I just heard a Chandos recording of this concerto with the BBC Philharmonic. I really enjoyed it. Does anyone know of any other recordings of this neglected masterpiece? The slow middle section is wonderful. I wonder why this piece has not entered the standard cello repertoire?
Ryan Selberg replies: As the self-appointed champion of the music of Korngold on the board, and as a result of having performed the concerto last February with the Utah Symphony, I fully agree with you that it is indeed a wonderful work and fully deserving of more widespread exposure. I had a wonderful time learning it as well as learning about it.
In brief, the concerto came to life as a major component of a 1946 film, entitled Deception, starring Claude Rains, Bette Davis, and Paul Henreid. It was a melodramatic love triangle between a composer/conductor (Rains), a cellist who had just come to America from a concentration camp in WWII (Henreid), and their common love interest, a pianist/composition student (Davis). Rains invites the cellist to perform his new concerto, and all sorts of intrigue ensues. Lots of time is spent hearing and seeing portions of the concerto on screen, played on the soundtrack by Warner Brothers. principal cellist, Eleanor Aller Slatkin (mother of National Symphony conductor, Leonard Slatkin, and NY cellist, Fred Zlotkin).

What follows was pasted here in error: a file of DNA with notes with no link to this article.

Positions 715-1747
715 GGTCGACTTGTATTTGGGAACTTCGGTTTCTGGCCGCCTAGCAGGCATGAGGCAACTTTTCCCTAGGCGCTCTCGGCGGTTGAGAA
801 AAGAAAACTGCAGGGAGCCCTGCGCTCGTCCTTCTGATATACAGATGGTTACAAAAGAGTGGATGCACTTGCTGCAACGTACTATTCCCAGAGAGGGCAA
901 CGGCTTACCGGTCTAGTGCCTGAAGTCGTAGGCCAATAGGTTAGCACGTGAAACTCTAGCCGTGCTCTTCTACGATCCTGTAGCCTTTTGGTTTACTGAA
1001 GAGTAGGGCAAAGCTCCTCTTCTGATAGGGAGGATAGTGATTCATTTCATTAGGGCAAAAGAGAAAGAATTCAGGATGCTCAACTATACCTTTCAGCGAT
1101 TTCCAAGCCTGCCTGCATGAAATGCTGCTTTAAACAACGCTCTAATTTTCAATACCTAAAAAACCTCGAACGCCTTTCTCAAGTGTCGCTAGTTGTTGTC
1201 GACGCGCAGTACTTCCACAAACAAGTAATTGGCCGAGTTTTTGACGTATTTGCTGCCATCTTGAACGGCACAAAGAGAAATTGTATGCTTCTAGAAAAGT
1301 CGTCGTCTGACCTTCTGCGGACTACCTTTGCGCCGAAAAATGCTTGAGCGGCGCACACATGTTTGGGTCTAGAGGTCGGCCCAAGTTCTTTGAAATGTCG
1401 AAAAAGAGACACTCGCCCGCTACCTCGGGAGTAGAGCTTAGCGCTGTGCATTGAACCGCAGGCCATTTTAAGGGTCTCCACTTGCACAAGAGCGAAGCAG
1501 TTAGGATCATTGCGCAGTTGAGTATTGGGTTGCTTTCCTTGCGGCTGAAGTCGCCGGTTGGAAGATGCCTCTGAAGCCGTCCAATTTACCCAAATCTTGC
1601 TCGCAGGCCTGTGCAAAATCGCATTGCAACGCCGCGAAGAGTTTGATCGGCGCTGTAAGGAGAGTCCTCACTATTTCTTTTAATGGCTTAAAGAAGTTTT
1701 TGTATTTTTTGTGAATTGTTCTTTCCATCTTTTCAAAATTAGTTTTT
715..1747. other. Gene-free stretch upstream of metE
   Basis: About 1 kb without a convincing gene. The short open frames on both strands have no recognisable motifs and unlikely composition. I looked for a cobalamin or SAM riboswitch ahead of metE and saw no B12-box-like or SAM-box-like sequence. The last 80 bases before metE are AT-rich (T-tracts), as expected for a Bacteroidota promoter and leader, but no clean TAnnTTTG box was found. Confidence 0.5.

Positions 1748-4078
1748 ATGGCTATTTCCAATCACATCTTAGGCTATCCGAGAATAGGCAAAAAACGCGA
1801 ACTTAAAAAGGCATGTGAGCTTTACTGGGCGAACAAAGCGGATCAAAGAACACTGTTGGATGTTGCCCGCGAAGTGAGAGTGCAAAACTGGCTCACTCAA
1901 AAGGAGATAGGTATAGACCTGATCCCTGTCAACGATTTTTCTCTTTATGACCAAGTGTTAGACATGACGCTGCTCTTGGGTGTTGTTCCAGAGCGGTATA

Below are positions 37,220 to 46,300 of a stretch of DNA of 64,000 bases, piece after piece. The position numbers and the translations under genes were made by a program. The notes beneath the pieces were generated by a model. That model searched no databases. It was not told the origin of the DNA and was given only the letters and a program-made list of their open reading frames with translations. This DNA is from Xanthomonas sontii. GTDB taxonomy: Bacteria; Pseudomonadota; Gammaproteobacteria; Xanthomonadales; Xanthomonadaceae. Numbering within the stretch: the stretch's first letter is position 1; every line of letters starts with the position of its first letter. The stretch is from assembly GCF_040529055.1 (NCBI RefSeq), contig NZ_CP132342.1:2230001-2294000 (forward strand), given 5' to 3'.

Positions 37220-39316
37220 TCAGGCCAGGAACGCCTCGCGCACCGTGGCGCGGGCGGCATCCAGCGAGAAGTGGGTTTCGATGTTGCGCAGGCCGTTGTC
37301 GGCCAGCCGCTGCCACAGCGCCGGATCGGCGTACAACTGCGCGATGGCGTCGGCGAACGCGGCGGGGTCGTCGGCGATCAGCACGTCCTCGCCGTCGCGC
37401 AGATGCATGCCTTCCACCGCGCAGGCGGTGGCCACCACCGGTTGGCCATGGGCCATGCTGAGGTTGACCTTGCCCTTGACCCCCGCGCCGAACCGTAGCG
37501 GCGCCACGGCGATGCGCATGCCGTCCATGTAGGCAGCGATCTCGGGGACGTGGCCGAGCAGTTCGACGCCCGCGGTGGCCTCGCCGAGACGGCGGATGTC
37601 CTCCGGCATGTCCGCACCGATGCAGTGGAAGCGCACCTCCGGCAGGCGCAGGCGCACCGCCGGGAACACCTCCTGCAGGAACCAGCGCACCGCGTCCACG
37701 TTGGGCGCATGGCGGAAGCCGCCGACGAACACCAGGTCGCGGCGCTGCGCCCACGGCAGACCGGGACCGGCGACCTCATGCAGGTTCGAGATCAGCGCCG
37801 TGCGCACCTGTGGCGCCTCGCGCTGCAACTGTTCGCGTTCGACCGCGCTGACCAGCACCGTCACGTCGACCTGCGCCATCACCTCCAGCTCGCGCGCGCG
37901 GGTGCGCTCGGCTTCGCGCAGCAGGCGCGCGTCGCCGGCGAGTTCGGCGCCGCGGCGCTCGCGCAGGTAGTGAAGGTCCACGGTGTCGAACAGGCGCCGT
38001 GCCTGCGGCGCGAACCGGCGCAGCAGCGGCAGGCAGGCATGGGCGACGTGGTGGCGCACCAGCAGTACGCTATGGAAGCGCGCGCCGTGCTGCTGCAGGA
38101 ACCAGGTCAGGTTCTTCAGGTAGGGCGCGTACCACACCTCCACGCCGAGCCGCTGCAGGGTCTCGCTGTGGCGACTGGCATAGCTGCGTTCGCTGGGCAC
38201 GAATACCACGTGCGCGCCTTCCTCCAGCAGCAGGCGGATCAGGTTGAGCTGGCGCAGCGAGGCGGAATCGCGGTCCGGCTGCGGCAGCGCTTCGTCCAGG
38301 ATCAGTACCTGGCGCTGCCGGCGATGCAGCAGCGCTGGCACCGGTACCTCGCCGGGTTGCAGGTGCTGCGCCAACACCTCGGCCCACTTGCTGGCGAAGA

There are two other commercial recordings of the concerto, one by Francisco Gabarro, with Charles Gerhardt and the National Symphony (a British studio orchestra) as part of a recording of Korngold's film music, headlined by Elizabeth and Essex, and the other by Julius Berger, with the North German Radio Symphony, in a series of recordings of Korngold's symphonic works. The Gabarro recording is excellent, and the Berger is not, in my opinion. Peter Dixon, on the BBC recording also does a good job. Unfortunately, no major artist has chosen to record it yet.
Two things primarily keep it from a wider exposure. First is its length. It is only about 13 minutes long, and generally a touring soloist is asked to play a longer work so that both he and the audience won't feel shortchanged. Otherwise two concert works have to be paired to make everyone feel that they got their money's worth. Second, there is still a lingering opinion that, because the concerto was originally "film music," it is somehow of lesser quality. As film music and its composers find more and more acceptance into mainstream musical circles that objection and stigma is lessening.
I am delighted you have discovered it and liked it. Korngold wrote lots of great orchestral music, both for the concert stage and film, plus chamber music, opera, song, and piano music. Let us know if you get a chance to explore more of this wonderful composer's music.
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